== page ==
• Hey commenters, you seem to be overlooking Jeff’s simultaneous call for editors/curators — that’s part of the new ecosystem.

    This is intriguing, Jeff; imagine if it were combined with the marketplace David Cohn is creating with his project … could be interesting, eh?

  • Mike Manitoba

    Yeah, journalism students. Forget those of us ink-and-pulp vets in our thirties; we’re too old and afear’d of the big bad Internets, even though we’ve been using it for past 15-plus years.

  • I guess I disagree with some of the other commenters. I think collaborations — between student journalists and pros and between pros from different news organizations — is an idea worth exploring.

    Sure, I don’t want to get laid off so a college student who knows much less than I gets a job. But I do think that news organizations for too long have become islands unto themselves. Let’s not kill the idea of collaboration just because it could be done poorly. Any good idea — or bad one — can be done poorly.

    As far as the lack of competition … The fact is competition died in most markets long ago. Not glad to see that. I think competition has value. But let’s not pretend most daily newspaper journalists have real competition from another media organization anymore.

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  • I am a journalism student and I would be happy to work on this sort of thing…only if, however, it would lead to a job and a good salary eventually as a paid journalist. I am 27 and can’t afford it be any other way.

  • Gina, i’m with you…

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  • Roboteer

    There’s nothing wrong with collaboration, but as a practicing and, fortunately, employed journalist, I do wonder – What will happen to your journalism students when they graduate? I hope you’re not in the camp that’s promoting the end of full-time journalism. I think it’s important to have people who can dedicate their whole working days to finding, planning, preparing and presenting the stories of what’s going on in our world.

  • I find hope in the idea that innovation in media will come from those least connected to the current media norms and mores.

    We are headed to a great reappraisal of value in the world, and one perspective on the collapse of print media is that it has inherently less value in the markets that exist, or, as people continue to reject the mass identity that mass media demands.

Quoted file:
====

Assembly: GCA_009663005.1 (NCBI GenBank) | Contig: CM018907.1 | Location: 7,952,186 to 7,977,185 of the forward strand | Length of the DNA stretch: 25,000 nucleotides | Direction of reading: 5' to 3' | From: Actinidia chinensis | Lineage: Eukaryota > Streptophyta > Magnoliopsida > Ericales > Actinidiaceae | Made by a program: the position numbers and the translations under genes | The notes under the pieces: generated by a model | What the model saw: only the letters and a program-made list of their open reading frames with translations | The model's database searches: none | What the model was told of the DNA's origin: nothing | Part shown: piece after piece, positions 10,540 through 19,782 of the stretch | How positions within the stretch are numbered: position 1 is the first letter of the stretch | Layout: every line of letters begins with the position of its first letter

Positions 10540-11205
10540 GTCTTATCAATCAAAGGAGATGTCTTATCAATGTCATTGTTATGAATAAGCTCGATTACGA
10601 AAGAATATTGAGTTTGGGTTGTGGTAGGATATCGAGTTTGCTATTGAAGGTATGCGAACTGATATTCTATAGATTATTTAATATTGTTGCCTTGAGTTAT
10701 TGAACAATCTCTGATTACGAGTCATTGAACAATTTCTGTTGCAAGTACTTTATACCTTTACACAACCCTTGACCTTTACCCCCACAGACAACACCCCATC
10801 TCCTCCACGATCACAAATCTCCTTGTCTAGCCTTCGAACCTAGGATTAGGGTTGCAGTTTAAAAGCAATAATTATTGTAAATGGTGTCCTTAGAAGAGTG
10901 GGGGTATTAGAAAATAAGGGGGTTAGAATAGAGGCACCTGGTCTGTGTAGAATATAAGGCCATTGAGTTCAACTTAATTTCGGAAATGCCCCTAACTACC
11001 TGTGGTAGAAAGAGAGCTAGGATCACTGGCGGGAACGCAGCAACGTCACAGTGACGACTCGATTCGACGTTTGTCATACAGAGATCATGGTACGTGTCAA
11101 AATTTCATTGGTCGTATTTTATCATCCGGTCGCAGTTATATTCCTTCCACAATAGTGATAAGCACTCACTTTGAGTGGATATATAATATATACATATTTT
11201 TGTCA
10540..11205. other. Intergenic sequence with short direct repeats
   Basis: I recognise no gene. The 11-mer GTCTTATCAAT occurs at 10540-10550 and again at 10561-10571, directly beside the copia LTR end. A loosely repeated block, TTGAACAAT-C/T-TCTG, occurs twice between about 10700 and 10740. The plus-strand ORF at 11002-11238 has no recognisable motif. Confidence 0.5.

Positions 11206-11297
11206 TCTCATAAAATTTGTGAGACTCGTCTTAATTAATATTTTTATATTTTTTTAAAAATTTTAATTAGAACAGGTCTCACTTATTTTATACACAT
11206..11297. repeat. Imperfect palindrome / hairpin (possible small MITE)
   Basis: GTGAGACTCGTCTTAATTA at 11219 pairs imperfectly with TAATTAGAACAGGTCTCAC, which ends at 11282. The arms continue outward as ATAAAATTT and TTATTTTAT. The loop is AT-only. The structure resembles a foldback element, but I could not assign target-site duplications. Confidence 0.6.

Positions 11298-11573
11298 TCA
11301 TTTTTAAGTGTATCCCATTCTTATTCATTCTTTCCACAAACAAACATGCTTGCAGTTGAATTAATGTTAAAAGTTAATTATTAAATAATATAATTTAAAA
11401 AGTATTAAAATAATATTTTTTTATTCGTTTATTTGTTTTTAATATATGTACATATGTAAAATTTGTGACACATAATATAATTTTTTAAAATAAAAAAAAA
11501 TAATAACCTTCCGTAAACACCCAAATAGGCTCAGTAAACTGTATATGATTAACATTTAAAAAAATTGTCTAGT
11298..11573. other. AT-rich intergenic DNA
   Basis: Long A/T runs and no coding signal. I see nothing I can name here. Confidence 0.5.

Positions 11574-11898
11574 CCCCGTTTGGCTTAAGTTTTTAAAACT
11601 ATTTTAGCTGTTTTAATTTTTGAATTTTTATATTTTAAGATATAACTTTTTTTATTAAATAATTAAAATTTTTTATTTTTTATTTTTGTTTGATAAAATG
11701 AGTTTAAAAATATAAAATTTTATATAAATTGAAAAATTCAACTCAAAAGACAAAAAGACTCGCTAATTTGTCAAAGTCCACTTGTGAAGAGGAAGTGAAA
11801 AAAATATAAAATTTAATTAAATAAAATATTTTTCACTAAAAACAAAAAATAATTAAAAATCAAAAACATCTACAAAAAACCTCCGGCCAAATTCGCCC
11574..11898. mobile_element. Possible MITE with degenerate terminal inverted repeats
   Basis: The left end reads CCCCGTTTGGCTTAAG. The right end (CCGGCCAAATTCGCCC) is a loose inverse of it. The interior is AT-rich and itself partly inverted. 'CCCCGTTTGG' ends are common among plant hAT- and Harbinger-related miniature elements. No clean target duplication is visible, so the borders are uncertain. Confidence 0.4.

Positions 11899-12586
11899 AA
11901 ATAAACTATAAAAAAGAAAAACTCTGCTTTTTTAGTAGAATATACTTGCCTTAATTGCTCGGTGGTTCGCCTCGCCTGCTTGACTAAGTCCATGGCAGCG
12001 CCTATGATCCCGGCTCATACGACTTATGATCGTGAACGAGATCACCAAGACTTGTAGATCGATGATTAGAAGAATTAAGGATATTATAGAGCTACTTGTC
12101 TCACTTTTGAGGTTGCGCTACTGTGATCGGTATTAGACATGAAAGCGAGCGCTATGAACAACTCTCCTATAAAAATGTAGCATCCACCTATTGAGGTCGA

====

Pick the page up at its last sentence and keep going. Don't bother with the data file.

But I wonder if this cadre will dream up a new media that supports social identity? That is based on scalar freedoms? Or are they too tied up with large scale, centrally controlled social discourse?

  • I cannot tell you enough, Buzz machine and Jeff Jarvis are fonts of really good information.

    Question: Given that we talking about local news and info, do we keep away from the bigger topics of religion and national politics so things don’t degrade into a faith/partisan mud slinging feast?

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  • Alyssa Lenhoff and Tim Francisco

    At Youngstown State University, we are currently developing a collaborative news bureau very much like the one you are describing. Our idea is for students to cover enterprise and investigative stories from the Rust Belt region. We see this as a potentially positive contribution to the collapsing media market in Northeastern Ohio. We are looking for ways to involve other universities, particularly in the Rust Belt region. We would love to exchange ideas and feedback here or in some other venue. We can be reached via e-mail at or

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  • Graduated students have always been a cheap(er) source of labor than the older, more experience workers in a field. And in an economy such as this one, it’s a little embarrassing that inexperienced reporters may be hired in lieu of experiences ones, simply because newspaper or magazine payrolls can’t afford the big shots.

    Still, Jeff is calling for journalism to adapt, just like it had to do when radios entered consumer homes, and later television. These things were supposed to kill newspapers – they didn’t. I’m not claiming that print will survive its latest competitor, but regardless of the punches, journalism has found a way to roll and survive.

    On that note, as a graduating journalism student myself, I’m one of those people that will be studying abroad and building my portfolio until the dust settles. I can only hope that the summer season will bolster the economy just a bit, even if families won’t be vacationing the same way as they did years before.